05 / 06
birds birds birds

Joshua Harris and Purity Culture

September 02, 2019     Time: 13:00
Joshua Harris and Purity Culture


Dr. Craig comments on the controversy surrounding popular author Joshua Harris

KEVIN HARRIS: Dr. Craig, on the last podcast we talked about a popular musician who is struggling with his faith and had some questions that we addressed. This came at about the same time that another popular Christian said that his faith was on shaky ground. Josh Harris – Joshua Harris – had a million-seller book back in the early 2000s that he wrote when he was about 20 or 21 years old called I Kissed Dating Goodbye. For some reason, this was very influential in the American church in particular and really tied in kind of with the home schooling movement and really made a lot of people say dating is bad, don’t date, do something called courtship where you don’t even kiss or hold hands or anything like that. He later said that there was a lot in the book and a lot in this whole purity culture that started that he saw as harmful, and he renounced it. Now he's gone several steps further – he's separating from his wife and he's renouncing his faith. At this recording we don't know where he is on these questions. But it sounds to me like maybe we need some some sexual sanity here. Obviously, Christian teaching on sex is going to be at odds with what the culture thinks.

DR. CRAIG: I think that's right. What I seem to understand here is that this is a falling away from the faith for moral reasons. It's not intellectual reasons pertinent to the existence of God or the reliability of the Gospels or evidence for the resurrection of Jesus. The grounds here seem to be moral grounds for rejecting Christianity, and that indeed would be very serious. I commend Josh Harris for his honesty, at least. He recognizes that he is not a Christian by any understanding of that word that would be biblical. That seems to be correct. He has rejected Christianity on the basis of apparently a revision of his own view of sexual ethics.

KEVIN HARRIS: We would expect people who are perhaps non-Christians or secularists or who rejected Christian faith that would make fun of this (which it's been lampooned to death) and not understand or reject as puritanical – the purity movement. But Christians thought that it was too far. They thought that there was something destructive and harmful about some of the teachings in this whole purity culture thing. I don't know what all that is. It's just that a lot of people have been harmed and have called it the sex prosperity gospel, and that is: if you'll wait, if you'll wait for the right person, if you’ll wait until marriage to have sex, God will bless you with this spectacular sex life and spectacular spouse. And when that doesn't happen for whatever reason (health reasons, other reasons) well, then people are harmed by this, or they feel like they're damaged goods because maybe they didn't wait and they did get caught up in sin as a Christian and then they think, well, it's done. I've forfeited my chance at a good marriage.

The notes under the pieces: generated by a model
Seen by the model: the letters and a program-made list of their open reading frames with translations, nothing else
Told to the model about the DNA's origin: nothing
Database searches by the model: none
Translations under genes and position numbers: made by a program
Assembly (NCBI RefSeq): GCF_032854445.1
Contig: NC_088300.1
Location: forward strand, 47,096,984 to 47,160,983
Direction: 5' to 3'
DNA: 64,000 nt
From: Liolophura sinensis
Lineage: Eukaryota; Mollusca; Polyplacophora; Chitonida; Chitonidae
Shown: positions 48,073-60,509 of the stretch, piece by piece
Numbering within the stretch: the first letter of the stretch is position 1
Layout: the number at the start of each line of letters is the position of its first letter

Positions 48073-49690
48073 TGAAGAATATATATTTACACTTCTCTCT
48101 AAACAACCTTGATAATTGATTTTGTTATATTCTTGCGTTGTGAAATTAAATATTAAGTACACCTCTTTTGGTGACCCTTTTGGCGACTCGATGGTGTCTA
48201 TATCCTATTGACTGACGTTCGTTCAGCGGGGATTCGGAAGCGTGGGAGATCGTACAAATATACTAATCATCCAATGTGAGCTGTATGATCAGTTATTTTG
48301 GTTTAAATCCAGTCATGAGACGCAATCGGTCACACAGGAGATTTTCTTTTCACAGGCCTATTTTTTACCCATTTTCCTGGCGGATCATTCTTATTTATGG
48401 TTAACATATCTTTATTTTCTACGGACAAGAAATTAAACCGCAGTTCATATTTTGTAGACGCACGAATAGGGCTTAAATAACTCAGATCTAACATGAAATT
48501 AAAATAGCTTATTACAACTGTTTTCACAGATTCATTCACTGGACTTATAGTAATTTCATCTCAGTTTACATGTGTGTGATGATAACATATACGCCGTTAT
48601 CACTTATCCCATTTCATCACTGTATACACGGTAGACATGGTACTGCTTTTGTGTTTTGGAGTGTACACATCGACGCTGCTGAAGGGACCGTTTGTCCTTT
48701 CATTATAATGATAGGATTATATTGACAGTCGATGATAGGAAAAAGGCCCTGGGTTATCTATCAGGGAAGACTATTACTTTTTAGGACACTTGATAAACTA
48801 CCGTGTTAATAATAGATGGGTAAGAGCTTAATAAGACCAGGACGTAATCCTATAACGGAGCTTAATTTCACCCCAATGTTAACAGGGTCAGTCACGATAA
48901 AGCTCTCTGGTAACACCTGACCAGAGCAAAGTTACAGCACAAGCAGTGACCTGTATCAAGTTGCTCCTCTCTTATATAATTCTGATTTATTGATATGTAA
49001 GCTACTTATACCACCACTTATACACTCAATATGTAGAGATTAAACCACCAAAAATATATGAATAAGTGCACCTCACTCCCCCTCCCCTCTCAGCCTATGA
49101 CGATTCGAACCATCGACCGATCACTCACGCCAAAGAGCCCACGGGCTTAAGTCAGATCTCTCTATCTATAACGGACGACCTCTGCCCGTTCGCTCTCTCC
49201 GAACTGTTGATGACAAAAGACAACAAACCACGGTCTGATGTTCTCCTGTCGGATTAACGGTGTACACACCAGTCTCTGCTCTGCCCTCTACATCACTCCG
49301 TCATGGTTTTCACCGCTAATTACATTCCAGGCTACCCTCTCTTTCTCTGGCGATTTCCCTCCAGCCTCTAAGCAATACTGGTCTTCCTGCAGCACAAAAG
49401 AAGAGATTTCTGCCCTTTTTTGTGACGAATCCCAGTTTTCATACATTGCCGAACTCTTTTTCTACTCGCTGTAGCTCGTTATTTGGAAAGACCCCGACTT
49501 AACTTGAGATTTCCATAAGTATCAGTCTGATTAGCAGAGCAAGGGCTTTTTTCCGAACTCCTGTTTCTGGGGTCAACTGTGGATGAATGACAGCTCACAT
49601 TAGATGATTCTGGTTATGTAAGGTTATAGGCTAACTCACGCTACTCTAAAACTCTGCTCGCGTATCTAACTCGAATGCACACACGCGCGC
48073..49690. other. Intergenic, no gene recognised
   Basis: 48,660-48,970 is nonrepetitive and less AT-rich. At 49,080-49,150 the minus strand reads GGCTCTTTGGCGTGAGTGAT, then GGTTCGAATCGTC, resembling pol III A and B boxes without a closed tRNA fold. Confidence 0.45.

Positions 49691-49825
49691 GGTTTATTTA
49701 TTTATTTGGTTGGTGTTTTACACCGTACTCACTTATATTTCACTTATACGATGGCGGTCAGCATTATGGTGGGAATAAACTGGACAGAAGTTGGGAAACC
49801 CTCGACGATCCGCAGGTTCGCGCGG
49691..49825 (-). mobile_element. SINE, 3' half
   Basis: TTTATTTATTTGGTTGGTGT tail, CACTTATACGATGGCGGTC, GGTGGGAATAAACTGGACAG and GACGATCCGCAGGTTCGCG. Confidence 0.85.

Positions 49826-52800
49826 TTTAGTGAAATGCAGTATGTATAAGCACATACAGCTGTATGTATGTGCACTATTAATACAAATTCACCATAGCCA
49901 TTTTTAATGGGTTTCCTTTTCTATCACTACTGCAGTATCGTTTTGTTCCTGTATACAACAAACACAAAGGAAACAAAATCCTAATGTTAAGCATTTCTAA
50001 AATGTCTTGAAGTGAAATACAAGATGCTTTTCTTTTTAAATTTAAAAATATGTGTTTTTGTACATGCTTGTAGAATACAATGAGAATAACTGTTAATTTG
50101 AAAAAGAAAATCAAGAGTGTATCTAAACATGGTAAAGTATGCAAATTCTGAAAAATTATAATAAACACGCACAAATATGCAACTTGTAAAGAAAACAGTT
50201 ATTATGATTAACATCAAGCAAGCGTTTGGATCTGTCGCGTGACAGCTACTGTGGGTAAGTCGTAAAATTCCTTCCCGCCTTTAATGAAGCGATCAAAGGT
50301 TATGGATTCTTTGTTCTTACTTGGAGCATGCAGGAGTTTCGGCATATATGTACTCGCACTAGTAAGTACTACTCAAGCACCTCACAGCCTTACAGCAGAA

DR. CRAIG: I think that you're making a good point, and this emerges in this interview with Ruth Graham (no relation to Billy Graham's wife) concerning Josh Harris and this movement.[1] This paragraph struck me. She said,

But the argument was really about marriage. The idea was that modern dating is spiritually corrosive in a way because you're sort of practicing breaking up. You're rehearsing for divorce. The bigger implication was kind of that there was a formula to a good marriage and if you followed this set of rules and restrained yourself enough and behaved in exactly the right way, you would have a foundation for a lasting marriage and a happy marriage.

In other words, what underlay this were purely utilitarian motives, it seems to me. What you just said – if you want to have a great marriage and good sex life then follow these rules and this will be the result. It's not because God has established certain standards for your life, and out of your love for him and your desire to be a faithful disciple of Christ you will keep yourself pure. Rather, the motives are utilitarian and consequentialist. It's about marriage and how do you guarantee having a good marriage. Therefore it does seem to me that the whole premise of it (if this is accurate) is wrong. I think that the premise should be: what does a true disciple of Jesus look like? Someone who's submitted to the lordship of Christ and becoming more and more Christ-like in his character. I think the Bible is very clear that a person like that will not be engaged in pornography, in sexual activity outside of marriage, even in viewing R-rated films with sexually explicit scenes in them. Rather, he will, as Paul says, put to death those things that are evil in you and seek to live a life that is pure because this is honoring to God regardless of whether you ever get married or not. Even if you're called to a life of celibacy, you are a disciple of Jesus and therefore should behave in the way Jesus behaved.